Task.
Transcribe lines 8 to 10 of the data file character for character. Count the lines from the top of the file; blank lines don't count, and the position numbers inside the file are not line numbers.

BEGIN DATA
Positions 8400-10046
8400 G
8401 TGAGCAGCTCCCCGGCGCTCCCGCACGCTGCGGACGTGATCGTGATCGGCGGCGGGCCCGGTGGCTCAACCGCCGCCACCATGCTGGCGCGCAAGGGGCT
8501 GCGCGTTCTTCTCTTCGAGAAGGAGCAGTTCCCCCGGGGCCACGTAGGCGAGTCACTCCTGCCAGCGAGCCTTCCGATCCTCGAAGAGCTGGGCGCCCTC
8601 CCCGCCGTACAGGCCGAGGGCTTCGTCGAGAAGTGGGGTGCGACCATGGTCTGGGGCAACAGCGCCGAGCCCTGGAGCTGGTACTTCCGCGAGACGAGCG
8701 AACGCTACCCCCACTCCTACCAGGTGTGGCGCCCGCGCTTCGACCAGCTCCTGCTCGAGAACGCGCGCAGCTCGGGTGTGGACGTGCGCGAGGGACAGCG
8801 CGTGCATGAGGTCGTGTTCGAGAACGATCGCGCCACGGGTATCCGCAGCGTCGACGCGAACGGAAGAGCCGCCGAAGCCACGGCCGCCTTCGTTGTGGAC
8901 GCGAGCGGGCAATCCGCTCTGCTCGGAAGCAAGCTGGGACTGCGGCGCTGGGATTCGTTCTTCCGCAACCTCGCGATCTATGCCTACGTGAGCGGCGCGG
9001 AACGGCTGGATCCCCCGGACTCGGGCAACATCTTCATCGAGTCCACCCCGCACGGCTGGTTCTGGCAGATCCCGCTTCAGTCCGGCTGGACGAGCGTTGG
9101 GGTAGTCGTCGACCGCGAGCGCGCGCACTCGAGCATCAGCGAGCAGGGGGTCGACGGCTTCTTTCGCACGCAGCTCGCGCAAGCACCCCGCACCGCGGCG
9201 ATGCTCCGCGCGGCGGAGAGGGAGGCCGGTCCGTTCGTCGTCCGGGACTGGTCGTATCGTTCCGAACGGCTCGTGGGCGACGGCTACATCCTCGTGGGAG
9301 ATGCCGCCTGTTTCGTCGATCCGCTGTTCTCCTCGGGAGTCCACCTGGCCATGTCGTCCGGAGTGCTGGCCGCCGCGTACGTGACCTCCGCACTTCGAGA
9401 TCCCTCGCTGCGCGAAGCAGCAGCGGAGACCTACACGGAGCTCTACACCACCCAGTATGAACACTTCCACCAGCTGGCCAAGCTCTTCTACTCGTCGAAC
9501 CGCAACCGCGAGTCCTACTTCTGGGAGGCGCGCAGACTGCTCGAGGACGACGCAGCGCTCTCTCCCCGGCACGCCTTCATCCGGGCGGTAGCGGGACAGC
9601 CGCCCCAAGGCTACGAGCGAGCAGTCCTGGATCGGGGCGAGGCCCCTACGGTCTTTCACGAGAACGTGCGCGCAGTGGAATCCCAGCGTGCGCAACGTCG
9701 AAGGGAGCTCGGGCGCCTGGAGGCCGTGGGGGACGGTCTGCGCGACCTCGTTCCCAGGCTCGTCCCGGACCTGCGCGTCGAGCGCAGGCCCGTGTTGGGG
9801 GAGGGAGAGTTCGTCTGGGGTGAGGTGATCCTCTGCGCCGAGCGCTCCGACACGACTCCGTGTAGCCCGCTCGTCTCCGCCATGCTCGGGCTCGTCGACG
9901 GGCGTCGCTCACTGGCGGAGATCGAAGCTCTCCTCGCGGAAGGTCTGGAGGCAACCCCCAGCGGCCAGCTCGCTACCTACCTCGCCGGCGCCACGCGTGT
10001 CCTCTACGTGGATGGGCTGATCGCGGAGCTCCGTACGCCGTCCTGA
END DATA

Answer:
8901 GCGAGCGGGCAATCCGCTCTGCTCGGAAGCAAGCTGGGACTGCGGCGCTGGGATTCGTTCTTCCGCAACCTCGCGATCTATGCCTACGTGAGCGGCGCGG
9001 AACGGCTGGATCCCCCGGACTCGGGCAACATCTTCATCGAGTCCACCCCGCACGGCTGGTTCTGGCAGATCCCGCTTCAGTCCGGCTGGACGAGCGTTGG
9101 GGTAGTCGTCGACCGCGAGCGCGCGCACTCGAGCATCAGCGAGCAGGGGGTCGACGGCTTCTTTCGCACGCAGCTCGCGCAAGCACCCCGCACCGCGGCG